Most of the top-tier Big 10 teams from the 2017-2018 season have lost a good amount of their core players, and Michigan State is no exception. The Spartans were a dominant force throughout the regular season going 30-5, but they were knocked out early in the NCAA Tournament yet again. Tom Izzo lost stars Miles Bridges and Jaren Jackson Jr. to the NBA Draft as well as three seniors who have now graduated. Without any high-level freshman coming in, Izzo will be relying on the remaining core from his 2015 recruiting class, which was arguably Michigan State’s best ever recruiting class.
- Cassius Winston
- Joshua Langford
- Nick Ward
The three were overshadowed by Miles Bridges in Michigan State’s 2015 recruiting class and despite them improving as sophomores, they were still role players behind Bridges and Jackson. Now, the likes of Cassius Winston, Joshua Langford and Nick Ward will have to step up and not just be higher-volume contributors but be leaders as well.
Cassius Winston was the living definition of the word “efficiency” last season. The Detroit native took over as Michigan State’s full-time point guard last year and managed to shoot 50 percent from the field, 90 percent from the free-throw line, and an absurd 75-151 from 3-point land; good for 49.7 percent. As far as advanced metrics go, he’s the best returning player in the Big 10 conference.
Winston ranked first in the conference in areas including assists (241) and assists per game (6.9), true shooting percentage (68 percent), offensive rating (131.2), offensive win shares (4.2) and offensive box plus/minus (9.0). His career 45 percent assist percentage is tops in NCAA history. He needs to be attempting more than eight shots per game, and if he does, then Winston will likely be Michigan State’s best player. Lead guard play trumps all else in college basketball, and Winston will be one of the best in the nation.
Joshua Langford was a top-15 player in the 2015 recruiting class and was expected to carry a substantial load offensively from the wing. While he has been an efficient 3-point shooter during his collegiate career at 41 percent, Langford has scored 20 points in a game just three times, with 27 career games scoring in single digits. This should be the year that Langford really steps up and produces at a higher rate. Being the Spartans’ likely No. 1 scoring option on the perimeter, Langford has a decent shot at being Michigan State’s leading scorer.
Nick Ward has had one crucial negative throughout his career that has continually hindered him from contributing more than he inevitably has: being able to stay on the floor. As a freshman, Ward played all 35 games at center, started 21 of them and played 694 total minutes. As a sophomore, Ward played all 35 games again, this time starting in all but one and played 662 total minutes. To throw even more coal on the fire, out of the 70 games Ward has played at Michigan State, he has eclipsed 30 minutes played just twice. The sky’s the limit for Nick Ward, but he won’t come close to his full potential unless he’s in better shape.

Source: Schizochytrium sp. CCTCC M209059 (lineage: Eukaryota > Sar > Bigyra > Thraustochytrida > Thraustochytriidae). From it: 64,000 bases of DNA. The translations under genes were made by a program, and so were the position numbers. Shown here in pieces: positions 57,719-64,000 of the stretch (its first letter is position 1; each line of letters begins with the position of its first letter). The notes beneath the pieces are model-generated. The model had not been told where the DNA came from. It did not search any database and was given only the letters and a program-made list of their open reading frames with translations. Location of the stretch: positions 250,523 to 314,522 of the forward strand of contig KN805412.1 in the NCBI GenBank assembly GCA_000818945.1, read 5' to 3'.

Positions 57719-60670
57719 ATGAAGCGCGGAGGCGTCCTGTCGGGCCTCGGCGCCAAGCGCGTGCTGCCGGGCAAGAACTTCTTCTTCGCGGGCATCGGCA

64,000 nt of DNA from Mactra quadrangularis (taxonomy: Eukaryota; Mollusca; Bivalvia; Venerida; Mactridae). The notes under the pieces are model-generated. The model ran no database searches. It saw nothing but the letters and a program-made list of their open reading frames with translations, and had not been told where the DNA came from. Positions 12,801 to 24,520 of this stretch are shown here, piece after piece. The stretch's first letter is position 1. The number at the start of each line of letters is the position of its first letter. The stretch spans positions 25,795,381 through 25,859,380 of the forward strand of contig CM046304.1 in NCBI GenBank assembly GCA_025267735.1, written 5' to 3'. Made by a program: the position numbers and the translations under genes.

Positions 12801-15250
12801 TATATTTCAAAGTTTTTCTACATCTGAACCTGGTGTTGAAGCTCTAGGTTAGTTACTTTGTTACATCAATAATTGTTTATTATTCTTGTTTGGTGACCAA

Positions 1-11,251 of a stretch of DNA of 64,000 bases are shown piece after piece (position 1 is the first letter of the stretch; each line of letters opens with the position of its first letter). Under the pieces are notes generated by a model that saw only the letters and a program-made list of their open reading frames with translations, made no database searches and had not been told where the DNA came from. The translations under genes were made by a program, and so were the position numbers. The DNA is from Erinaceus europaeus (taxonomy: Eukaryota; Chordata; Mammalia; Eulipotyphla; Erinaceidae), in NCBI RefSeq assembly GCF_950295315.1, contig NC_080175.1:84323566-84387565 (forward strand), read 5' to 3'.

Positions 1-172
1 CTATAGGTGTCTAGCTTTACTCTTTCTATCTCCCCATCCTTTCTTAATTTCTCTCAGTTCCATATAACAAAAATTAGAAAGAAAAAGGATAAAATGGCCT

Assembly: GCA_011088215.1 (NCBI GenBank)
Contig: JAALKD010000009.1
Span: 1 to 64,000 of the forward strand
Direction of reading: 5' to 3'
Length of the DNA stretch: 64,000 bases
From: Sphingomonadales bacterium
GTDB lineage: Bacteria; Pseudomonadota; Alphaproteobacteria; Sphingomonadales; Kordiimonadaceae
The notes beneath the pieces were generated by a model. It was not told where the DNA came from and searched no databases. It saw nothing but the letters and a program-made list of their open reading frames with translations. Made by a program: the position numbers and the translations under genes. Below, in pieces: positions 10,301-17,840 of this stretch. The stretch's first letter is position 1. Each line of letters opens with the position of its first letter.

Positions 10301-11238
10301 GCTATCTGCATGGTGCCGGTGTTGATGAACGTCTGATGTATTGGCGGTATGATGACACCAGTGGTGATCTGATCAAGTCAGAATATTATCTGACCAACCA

- Miles Bridges
- Jaren Jackson Jr.
- Tum Tum Nairn
- Gavin Schilling
Nairn and Schilling aren’t catastrophic losses, but they are significant ones. Both were key seniors off the bench who had a widespread amount of experience. This is a venerable team that Michigan State has, which will likely be starting all upperclassmen assuming that sharpshooter Matt McQuaid and former walk-on Kenny Goins will start. The most detrimental part of their departures is that both were hard-nosed defenders, but there isn’t too much to stress on in this regard. Jackson and Bridges both were lottery picks in the 2018 NBA Draft and just the latest pair of Spartans to hit the league looking like they might develop into great players.
Michigan State doesn’t have the sort of big-time recruit they’ve become accustomed to having over the past couple of years. Regardless of if that’s considered good or bad, Izzo still managed to accumulate a top-20 recruiting class with several exciting four-star recruits, all from the state of Michigan.
Marcus Bingham Jr. will likely be the most notable freshman on the Spartans’ roster by the time the season begins. Bingham is a lengthy forward at 6 feet 10 inches and was 24/7 Sports’ top-ranked recruit from the state of Michigan, but weighs only around 200 pounds. Foster Loyer has a chance to be Izzo’s backup point guard despite lacking size, and Gabe Brown could be a very good player after a few years of developing. It’s far from an elite group of freshman, but that’s typically how Izzo has worked best.
Projected Starting 5
G: Cassius Winston
G: Matt McQuaid
G: Joshua Langford
F: Kenny Goins
F: Nick Ward
Record Projection: 25-6 (16-4 Big 10)
There will be some growing pains with players transitioning to new roles, but Michigan State can still be one of the better teams in college basketball. They’re experienced, talented and have one of the top coaches in the nation. The Big 10 lost a lot of great players from last year but will still be a decently strong conference. Michigan State will likely go into the season as the favorites to win the regular-season Big 10 championship.